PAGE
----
EULOGY, by Diane Ney. Directed by Harry Bagdasian. Set, Wally Coberg; lighting, Richard Moore; costumes, Elizabeth Bass. With Nick Mathwick, Kathleen Weber, Ernie Meier.

At the New Playwrights' Theatre through Nov. 15.

"Oh, Lord, look what I've done to you," says the momentarily horrified heroine of "Eulogy" to the solidly unanalytical young man whose baby she is carrying, but whose marriage proposal she is about to reject. "I've got you talking figuratively."

Although the line gets a laugh, it is, ironically enough, just the sort of observation you may have already made yourself about the three characters in Diane Ney's play, which opened Wednesday night at the New Playwrights' Theatre. None of them is really talking conversationally. While there's nothing wrong with characters who can manipulate the language deftly (see Shaw), in Ney's play the dialogue has yet to make the full leap to the stage. There is still a self-consciously literary tone to the evening; more often than not, the actors seem to be dealing with the printed, not the spoken, word.

This kind of over-articulateness is a frequent failing of first plays, which "Eulogy" is. Playwrights' new to the stage often want to fill up every corner with words, pin down every passing feeling, chisel out each floundering thought. In fact, effective dialogue is merely the tip of the theatrical iceberg (see O'Neill). The title of a Tennessee Williams' one-act work offers sage advice in this regard: The heart of our best plays is always "Something Unspoken."

Nonetheless, Ney is not without certain gifts or welcome ambitions. She has set out to write a contemporary comedy of manners, placed in Washington, that takes into account the topsy-turvy contradictions engendered in a bright young woman by a decade of liberation movements. Kay is her name. She's written a couple of books, championed feminist causes and established some demanding goals for herself. She is also strung out between two men -- Alan, an aspiring poet and her intellectual equal, and Sam, a good-natured carpenter, who merely wants to take care of her.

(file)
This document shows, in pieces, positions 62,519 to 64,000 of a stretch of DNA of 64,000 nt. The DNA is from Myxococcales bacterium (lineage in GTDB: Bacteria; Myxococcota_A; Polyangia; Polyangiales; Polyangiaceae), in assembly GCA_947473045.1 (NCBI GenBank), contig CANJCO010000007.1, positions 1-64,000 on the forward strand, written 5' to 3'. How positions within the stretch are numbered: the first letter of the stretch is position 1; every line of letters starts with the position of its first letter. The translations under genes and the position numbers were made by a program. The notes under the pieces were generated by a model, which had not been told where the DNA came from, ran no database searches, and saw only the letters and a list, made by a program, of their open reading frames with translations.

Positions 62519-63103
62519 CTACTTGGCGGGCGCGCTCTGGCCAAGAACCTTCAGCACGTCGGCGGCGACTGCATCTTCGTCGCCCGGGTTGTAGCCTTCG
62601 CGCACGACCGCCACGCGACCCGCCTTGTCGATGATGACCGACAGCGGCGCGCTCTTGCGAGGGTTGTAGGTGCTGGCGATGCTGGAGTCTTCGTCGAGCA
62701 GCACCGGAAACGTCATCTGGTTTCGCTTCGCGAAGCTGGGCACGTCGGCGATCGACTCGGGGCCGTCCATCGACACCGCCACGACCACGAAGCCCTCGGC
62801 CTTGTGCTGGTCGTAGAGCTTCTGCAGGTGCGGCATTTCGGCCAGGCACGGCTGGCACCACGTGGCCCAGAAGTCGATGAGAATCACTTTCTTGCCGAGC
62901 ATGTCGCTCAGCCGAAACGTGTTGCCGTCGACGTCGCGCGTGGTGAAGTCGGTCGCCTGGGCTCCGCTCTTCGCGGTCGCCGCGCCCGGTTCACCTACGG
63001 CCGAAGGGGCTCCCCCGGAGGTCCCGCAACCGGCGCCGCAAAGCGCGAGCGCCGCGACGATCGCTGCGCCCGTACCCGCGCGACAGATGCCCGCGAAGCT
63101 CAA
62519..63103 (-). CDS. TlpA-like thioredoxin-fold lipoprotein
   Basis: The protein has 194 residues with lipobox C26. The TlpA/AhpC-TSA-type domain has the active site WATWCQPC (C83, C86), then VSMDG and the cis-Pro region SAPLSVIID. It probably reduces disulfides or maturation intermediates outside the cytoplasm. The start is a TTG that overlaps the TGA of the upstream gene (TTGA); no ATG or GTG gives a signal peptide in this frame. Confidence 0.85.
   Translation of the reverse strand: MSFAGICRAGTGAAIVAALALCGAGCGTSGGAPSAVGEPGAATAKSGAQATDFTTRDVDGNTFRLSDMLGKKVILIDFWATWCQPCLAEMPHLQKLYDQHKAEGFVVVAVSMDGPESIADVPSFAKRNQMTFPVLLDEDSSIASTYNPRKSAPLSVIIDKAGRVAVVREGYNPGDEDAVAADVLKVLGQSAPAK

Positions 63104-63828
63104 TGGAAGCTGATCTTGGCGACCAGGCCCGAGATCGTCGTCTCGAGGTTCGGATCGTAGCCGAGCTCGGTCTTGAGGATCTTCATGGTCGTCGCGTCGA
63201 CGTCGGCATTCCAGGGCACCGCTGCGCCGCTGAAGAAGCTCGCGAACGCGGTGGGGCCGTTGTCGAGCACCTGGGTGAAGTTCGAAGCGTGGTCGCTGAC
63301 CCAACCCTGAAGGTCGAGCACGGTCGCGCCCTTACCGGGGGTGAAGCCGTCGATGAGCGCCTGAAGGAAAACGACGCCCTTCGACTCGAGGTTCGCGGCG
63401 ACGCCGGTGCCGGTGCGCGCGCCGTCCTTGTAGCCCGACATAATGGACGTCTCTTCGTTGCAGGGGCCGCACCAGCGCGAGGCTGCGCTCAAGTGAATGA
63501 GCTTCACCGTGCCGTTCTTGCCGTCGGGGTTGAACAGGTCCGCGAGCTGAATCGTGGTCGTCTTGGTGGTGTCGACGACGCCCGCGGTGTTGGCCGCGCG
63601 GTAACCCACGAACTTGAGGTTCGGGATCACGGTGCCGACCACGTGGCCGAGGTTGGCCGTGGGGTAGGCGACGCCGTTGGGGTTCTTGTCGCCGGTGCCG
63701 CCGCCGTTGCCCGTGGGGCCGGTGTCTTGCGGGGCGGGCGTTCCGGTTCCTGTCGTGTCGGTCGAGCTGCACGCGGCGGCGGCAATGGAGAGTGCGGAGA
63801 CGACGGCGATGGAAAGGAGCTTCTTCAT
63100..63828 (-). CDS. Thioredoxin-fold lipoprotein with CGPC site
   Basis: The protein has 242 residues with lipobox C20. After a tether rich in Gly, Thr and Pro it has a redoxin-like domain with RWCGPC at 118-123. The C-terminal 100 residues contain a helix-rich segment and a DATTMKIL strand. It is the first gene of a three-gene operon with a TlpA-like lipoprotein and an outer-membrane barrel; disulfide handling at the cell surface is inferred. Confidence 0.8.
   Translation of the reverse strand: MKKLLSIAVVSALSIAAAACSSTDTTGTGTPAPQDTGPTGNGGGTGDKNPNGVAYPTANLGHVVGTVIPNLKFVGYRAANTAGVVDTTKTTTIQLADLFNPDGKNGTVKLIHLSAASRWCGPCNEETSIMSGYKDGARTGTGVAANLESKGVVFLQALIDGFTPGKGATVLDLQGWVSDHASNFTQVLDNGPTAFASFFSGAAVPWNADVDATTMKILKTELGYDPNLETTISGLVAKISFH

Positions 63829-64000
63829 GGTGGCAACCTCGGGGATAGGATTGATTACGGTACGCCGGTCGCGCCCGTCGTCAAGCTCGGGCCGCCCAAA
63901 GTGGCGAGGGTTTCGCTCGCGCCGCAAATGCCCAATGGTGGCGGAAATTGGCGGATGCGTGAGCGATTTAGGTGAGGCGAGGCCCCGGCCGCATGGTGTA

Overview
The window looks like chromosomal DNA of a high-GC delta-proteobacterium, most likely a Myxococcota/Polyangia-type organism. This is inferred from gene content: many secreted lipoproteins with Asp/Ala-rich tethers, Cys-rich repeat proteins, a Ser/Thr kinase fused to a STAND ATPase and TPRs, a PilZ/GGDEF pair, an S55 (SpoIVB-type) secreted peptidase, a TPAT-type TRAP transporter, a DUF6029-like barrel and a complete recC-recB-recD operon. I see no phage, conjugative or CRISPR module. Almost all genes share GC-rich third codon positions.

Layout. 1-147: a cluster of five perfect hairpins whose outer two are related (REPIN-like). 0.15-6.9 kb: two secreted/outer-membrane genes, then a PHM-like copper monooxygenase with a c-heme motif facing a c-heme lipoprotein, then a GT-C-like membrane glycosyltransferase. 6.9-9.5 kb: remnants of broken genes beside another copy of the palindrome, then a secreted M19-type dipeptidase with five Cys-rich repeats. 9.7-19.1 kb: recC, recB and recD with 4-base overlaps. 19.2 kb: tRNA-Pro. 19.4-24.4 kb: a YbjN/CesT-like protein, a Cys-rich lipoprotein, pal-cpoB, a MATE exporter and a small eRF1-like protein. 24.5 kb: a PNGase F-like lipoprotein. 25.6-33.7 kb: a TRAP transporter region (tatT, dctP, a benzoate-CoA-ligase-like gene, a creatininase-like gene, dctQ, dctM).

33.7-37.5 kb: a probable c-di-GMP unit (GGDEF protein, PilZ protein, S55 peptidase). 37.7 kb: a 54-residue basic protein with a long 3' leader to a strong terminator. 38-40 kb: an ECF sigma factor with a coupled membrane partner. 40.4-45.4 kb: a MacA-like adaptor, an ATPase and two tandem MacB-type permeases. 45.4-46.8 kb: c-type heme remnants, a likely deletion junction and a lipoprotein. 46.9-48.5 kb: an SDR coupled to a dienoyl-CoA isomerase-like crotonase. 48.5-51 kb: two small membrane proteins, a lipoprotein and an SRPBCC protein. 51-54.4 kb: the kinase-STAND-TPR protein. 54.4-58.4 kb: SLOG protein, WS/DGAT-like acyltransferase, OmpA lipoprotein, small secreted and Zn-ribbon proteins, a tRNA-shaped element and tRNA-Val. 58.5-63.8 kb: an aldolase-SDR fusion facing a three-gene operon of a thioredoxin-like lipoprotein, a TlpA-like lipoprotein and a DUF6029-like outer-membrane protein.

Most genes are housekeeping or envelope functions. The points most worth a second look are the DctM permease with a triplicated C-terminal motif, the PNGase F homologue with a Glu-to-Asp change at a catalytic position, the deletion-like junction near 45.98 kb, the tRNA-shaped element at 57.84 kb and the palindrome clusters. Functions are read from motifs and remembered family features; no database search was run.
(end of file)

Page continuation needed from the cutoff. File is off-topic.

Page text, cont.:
Deep down, Kay loves Alan, but she is carrying Sam's child. The two acts of "Eulogy" pretty much boil down to Kay sorting out her conflicting feelings. Fortunately, Ney has a sense of humor and appreciation for small ironies. When she's trapped in an argument, Kay is not above wriggling out with a decidedly anti-feminist disclaimer: "It's different with women. We have needs." By the same token, Kay also makes less endearing confessions, such as, "I have lost the art of simplicity, I can only deal with complexities." In an attempt to make Kay rigorously honest, the playwright may have neglected to make her likeable enough to merit our concern for two hours.

As Kay, Kathleen Weber gives as alert and attractive a performance as the script allows, and the men in her life -- Nick Mathwick, the poet, and Ernie Meier, the carpenter -- are both agreeable. The direction by Harry Bagdasian wisely attempts to keep things on the casual side, as if to compensate for the spontaneity lacking in the writing. As a result, there are times when one believes that these three could be young professionals, working and loving on Capitol Hill.

But more frequent are those times when one identifies whole-heartedly with Alan. Having asked Kay why she left him once, he says, "Don't be clever. Don't be literate . . . Just tell me." Hear, hear.